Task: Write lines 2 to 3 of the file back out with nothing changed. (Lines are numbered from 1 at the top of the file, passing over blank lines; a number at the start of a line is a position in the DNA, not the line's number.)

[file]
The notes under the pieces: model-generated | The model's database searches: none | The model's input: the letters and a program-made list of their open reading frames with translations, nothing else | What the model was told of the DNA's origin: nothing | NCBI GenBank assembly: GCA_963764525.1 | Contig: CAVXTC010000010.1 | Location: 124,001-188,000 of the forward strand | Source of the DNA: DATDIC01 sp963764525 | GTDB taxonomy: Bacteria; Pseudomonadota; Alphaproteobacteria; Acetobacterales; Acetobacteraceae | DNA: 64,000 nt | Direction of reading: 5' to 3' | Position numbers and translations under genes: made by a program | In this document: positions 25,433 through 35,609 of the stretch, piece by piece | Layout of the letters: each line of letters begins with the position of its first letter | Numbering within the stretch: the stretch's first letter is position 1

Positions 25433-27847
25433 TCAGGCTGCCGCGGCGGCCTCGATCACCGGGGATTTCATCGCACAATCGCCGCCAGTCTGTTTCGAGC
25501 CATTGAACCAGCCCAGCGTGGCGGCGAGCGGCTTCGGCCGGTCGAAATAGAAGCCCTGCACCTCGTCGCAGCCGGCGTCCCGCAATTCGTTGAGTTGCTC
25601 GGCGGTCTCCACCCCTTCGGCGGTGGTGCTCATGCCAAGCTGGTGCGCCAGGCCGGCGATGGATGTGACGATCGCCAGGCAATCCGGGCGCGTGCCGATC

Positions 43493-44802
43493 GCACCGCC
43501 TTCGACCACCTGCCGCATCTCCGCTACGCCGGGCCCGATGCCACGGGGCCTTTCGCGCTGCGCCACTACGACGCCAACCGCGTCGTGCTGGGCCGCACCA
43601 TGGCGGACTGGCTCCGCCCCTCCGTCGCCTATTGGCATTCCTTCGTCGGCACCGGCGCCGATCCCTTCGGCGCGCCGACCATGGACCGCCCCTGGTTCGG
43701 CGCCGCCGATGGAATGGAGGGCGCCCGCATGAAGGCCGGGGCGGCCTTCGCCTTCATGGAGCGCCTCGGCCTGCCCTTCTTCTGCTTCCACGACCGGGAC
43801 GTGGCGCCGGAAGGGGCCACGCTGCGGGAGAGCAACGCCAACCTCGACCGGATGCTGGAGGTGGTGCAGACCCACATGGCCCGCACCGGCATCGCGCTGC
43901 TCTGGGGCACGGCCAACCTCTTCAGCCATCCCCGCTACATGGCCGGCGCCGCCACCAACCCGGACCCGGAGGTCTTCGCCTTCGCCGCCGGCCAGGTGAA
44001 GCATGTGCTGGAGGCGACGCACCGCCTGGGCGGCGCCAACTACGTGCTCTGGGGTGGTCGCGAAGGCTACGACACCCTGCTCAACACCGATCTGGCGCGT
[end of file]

Positions 25433-27847
25433 TCAGGCTGCCGCGGCGGCCTCGATCACCGGGGATTTCATCGCACAATCGCCGCCAGTCTGTTTCGAGC